Anthony Goubard is a freelance Senior Software Engineer from Amsterdam. He has developed in Java since 1995. He has developed many softwares available at http://www.japplis.com and is the main developer of the Web Services framework XINS. Anthony is a DZone MVB and is not an employee of DZone and has posted 33 posts at DZone. You can read more from them at their website. View Full User Profile

ExpiryFolder: Time Based Cache

07.25.2008
| 5198 views |
  • submit to reddit
I recently blogged about Top ten performance problems and their solutions. Here is a class that can help you when caching. This class is time based. Meaning that unless accessed, the entries will be removed after x minutes.
This can be useful when you want a session time-out for example.

How does it work?

You have to think about boxes and objects moving from boxes to boxes every tick until they reach the last box where they disappear.Let's say you have a time-out of 30 minutes with a tick every 30 seconds.
The ExpiryFolder will create 60 boxes.
Every objects created at about the same time are in the same box.
Every 30 seconds they move to the box n-1.
If an object is accessed, it moves to the top box.
When it reaches the box 0 and a tick is processed, the object is removed.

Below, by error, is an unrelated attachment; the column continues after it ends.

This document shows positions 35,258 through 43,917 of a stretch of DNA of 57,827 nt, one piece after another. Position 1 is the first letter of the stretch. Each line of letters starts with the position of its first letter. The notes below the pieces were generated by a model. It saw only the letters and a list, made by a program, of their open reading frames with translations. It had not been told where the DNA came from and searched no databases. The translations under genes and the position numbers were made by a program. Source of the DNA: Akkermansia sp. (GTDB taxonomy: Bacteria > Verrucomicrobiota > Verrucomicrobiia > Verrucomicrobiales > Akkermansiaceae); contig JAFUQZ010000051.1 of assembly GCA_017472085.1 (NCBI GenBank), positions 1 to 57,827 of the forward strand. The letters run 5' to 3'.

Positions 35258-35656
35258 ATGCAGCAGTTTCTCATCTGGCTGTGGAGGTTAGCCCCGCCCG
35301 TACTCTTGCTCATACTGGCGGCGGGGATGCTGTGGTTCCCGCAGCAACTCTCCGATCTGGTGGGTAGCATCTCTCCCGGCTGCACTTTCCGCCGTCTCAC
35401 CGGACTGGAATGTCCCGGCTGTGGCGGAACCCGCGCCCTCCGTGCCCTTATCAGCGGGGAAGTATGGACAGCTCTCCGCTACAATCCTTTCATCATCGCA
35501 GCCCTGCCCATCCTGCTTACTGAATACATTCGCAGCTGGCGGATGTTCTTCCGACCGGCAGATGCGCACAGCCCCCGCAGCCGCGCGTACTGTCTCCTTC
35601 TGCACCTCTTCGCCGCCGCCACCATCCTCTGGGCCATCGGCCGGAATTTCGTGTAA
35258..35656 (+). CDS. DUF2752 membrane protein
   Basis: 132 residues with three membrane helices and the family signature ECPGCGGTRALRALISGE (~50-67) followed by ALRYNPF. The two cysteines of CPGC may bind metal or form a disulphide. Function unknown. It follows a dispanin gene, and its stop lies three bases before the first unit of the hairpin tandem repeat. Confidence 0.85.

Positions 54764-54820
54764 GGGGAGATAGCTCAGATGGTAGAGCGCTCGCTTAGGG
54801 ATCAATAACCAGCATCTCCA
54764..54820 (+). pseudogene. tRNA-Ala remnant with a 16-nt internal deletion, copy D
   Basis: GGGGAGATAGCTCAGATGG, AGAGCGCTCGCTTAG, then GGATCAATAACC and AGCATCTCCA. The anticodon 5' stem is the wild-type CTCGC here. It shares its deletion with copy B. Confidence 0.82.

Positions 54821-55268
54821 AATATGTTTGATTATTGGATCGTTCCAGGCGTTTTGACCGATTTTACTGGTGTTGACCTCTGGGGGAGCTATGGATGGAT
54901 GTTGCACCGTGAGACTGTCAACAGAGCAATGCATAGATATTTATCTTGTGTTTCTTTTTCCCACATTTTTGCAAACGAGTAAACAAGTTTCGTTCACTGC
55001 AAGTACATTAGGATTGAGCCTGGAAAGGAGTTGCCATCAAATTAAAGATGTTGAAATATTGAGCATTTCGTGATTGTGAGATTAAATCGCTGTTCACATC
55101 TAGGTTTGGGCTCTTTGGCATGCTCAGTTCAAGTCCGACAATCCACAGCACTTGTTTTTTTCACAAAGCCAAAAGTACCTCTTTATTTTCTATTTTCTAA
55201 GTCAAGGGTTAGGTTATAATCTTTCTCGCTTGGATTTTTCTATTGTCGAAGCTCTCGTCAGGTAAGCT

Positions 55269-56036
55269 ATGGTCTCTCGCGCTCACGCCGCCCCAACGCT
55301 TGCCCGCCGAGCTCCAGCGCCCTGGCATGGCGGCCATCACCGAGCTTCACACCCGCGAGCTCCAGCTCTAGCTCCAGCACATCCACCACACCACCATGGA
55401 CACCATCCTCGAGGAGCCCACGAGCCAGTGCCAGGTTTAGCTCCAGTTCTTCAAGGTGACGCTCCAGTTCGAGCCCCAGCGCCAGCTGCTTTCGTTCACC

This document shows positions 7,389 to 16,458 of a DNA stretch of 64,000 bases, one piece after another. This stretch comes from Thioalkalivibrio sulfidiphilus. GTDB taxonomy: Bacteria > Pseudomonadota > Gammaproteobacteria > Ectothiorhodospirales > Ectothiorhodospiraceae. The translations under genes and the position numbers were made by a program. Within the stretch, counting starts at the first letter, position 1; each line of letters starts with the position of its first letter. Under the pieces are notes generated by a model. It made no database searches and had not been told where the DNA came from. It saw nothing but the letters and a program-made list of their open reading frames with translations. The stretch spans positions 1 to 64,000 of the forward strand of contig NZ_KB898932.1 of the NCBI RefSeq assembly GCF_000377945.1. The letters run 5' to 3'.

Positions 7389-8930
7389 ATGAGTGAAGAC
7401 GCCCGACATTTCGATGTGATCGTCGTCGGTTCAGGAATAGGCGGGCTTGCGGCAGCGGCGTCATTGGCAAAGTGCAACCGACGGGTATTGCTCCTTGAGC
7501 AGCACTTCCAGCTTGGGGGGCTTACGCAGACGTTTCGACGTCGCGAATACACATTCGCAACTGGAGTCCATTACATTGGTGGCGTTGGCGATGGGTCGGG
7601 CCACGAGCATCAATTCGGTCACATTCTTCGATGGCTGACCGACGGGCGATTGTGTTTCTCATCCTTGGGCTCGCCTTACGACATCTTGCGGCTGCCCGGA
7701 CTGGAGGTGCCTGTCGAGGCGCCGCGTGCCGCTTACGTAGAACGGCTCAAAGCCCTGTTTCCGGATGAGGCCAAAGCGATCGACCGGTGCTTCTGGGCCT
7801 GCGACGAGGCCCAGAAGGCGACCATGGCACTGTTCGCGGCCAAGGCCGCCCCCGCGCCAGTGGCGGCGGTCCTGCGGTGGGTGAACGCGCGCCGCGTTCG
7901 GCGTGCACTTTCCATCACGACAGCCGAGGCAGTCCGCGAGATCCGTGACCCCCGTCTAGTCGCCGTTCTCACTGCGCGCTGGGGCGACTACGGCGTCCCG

One of the big challenge is the synchronization. Here is the code:

 

Here is an example:

private final static int DURATION = 5000; //ms
private final static int PRECISION = 1000; //ms
private final static String NAME = "TestFolder";

ExpiryStrategy strategy = new ExpiryStrategy(DURATION, PRECISION);
ExpiryFolder folder = new ExpiryFolder(NAME, strategy);
final String KEY = "something";
final String VAL = "else";
folder.put(KEY, VAL);
assertEquals(1, folder.size());
assertEquals(VAL, folder.find(KEY)); // doesn't count as an access
assertEquals(VAL, folder.get(KEY));

Note that this code is already used on production for several years.

Published at DZone with permission of Anthony Goubard, author and DZone MVB.

(Note: Opinions expressed in this article and its replies are the opinions of their respective authors and not those of DZone, Inc.)

Comments

Danny Lee replied on Fri, 2008/07/25 - 9:36am

I think I better stick to approved stuff, like JBoss Cache, OSCache or EHCache and read sources of these cache-implementations to learn something new...

Doug McCreary replied on Fri, 2008/07/25 - 1:33pm

This approach is similar to something I built a while ago. One thing that will greatly improve it is to realize that the state of the cache matters only to evictions and accesses. You can change the sleep to sleep until the next expected eviction, tagging each entry with an eviction time rather than maintaining all the buckets. When an item is accessed, its eviction time changes. Now the solution won't have to do a ton of busy work juggling the maps every tick(). Work is only done when it is actually time to evict something, or when the cache is used.

Comment viewing options

Select your preferred way to display the comments and click "Save settings" to activate your changes.